Tiffany sales: Lump of coal instead of a diamond

Forget the 'Big Mac Index'...This is the 'Chanel Index'
Forget the 'Big Mac Index'...This is the 'Chanel Index'

The strong dollar has claimed another retail casualty: Tiffany.

The high-end jewelry retailer reported earnings and sales that missed forecasts Tuesday morning. Its outlook for the holidays wasn't very bright either.

So much for seeing many of those signature little blue boxes stuffed in stockings or under the tree?

Tiffany (TIF) CEO Frederic Cumenal said the dollar's surge has hurt both its international and domestic businesses.

The value of sales from Tiffany's overseas operations take a hit when translated from weaker euros, pounds, yen and yuan back into dollars.

into dollars.Related: Coming soon: one dollar = one euro

The strong greenback also makes it less attractive for tourists to do their best Holly Golightly and Paul Varjak -- while singing the Deep Blue Something song from the mid-1990s? -- and shop at the flagship store on 5th Avenue in New York City.

(Maybe Tiffany should pull a McDonald's (MCD) and actually start serving breakfast for real? All day. But I digress.)

Tiffany executives said during a conference call with analysts that there was "pronounced weakness" in New York and other tourist centers in the U.S. -- including Hawaii.

The company joins a growing list of retailers that are ringing up fewer sales to foreign shoppers in the U.S.

Shoe seller DSW (DSW), iconic retailer Macy's (M) and mall owner Simon Property Group (SPG) have all warned in recent weeks that tourist spending is hitting the skids due to the dollar.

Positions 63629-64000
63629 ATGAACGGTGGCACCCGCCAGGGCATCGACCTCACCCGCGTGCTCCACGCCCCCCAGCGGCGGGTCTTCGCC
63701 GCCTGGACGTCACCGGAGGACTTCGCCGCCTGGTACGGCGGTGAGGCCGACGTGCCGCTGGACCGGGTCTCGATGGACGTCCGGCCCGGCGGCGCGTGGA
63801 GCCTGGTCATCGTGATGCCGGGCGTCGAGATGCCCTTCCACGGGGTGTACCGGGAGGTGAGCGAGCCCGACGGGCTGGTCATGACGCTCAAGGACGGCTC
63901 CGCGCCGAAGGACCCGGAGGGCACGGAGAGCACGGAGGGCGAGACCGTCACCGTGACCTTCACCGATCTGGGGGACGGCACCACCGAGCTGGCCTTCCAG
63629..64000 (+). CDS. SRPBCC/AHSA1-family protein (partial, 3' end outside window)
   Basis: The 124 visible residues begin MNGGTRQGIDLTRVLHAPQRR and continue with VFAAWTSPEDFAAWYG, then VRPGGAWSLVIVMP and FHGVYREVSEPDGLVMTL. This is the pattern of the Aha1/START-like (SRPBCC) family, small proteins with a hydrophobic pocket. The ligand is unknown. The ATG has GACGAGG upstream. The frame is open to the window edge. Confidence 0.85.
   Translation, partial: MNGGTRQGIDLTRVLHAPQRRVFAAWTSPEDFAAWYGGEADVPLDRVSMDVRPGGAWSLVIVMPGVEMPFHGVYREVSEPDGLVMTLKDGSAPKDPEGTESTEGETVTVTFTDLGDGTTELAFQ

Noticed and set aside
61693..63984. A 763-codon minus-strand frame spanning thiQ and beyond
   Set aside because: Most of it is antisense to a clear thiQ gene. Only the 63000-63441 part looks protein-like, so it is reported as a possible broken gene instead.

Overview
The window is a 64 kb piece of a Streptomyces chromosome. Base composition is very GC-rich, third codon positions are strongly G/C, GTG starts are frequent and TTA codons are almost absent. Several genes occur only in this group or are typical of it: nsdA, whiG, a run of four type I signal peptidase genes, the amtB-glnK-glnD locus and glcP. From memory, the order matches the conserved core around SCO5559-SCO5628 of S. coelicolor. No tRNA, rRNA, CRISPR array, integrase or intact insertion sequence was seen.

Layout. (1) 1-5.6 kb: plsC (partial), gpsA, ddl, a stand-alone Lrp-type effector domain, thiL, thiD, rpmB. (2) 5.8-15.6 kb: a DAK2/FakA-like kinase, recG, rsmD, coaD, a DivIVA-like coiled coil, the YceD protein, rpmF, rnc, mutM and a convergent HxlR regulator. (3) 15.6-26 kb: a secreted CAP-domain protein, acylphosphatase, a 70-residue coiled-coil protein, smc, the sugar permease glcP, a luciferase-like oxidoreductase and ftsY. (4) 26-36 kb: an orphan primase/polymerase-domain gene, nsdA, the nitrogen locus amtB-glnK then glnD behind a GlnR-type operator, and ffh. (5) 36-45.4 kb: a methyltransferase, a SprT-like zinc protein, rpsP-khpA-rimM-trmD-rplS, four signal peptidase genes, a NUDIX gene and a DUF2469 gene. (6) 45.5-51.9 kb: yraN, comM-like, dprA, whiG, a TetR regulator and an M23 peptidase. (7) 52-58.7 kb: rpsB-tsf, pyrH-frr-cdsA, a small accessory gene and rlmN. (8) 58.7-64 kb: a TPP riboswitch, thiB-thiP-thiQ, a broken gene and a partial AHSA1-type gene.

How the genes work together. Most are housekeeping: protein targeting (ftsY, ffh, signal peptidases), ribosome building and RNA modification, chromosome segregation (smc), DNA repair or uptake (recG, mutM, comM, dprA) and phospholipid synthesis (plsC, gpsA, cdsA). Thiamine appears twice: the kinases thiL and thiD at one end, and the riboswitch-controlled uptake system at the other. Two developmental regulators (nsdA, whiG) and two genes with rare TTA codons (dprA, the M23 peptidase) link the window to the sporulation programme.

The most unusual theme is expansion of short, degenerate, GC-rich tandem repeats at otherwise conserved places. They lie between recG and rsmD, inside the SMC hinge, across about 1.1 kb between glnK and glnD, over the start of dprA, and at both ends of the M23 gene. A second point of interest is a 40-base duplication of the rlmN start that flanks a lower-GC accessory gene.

Related: Ho ho no! Macy's expects poor holiday sales

But here's where things get a little more worrisome.

Cumenal noted that it's not just a drop in the number of Europeans and Asians heading to New York that's hurting Tiffany. American consumers have apparently become more skittish as well.

"We believe that volatile, uncertain economic and market conditions in the U.S. and other regions are affecting consumer spending, causing us to maintain a cautious near-term outlook," he said.

And this appears to be an issue for one of Tiffany's competitors as well.

Signet (SIG), which owns the jewelry chains Kay, Jared and Zales, reported sales and profits that were also lower than Wall Street's estimates. And the company's earnings guidance was at the low end of expectations too.

Shares of Signet fell about 3% Tuesday on the news. Tiffany's stock opened the day lower but rebounded and was up more than 2.5% in midday trading.

Still, it's been a much tougher year for Tiffany than Signet. Shares of Tiffany are down nearly 30% while Signet's stock is up 3% for the year.

Related: Retail CEO calls economy 'Janet Yellen's Magic Money Machine'

But it's discouraging to see weakness at Signet.

Signet isn't considered as much of a luxury retailer as Tiffany. Let's face it. People from Italy and Japan aren't flying to Oklahoma to get a bargain ring or necklace at the mall from Jared.

"It's important to note that we don't have the big tourism factor that other businesses have and we see that as a benefit to us," said Signet CEO Mark Light during a conference call with analysts Tuesday.

So if more well-to-do foreigners and middle-class Americans are holding back on buying diamonds and pearls, that is yet another troubling sign for retailers this holiday season.

Then again, it could also be yet another example of the growing clout of Amazon (AMZN) and online shopping in general.

Internet jewelry retailer Blue Nile (NILE) gave a decent outlook when it reported earnings earlier this month.

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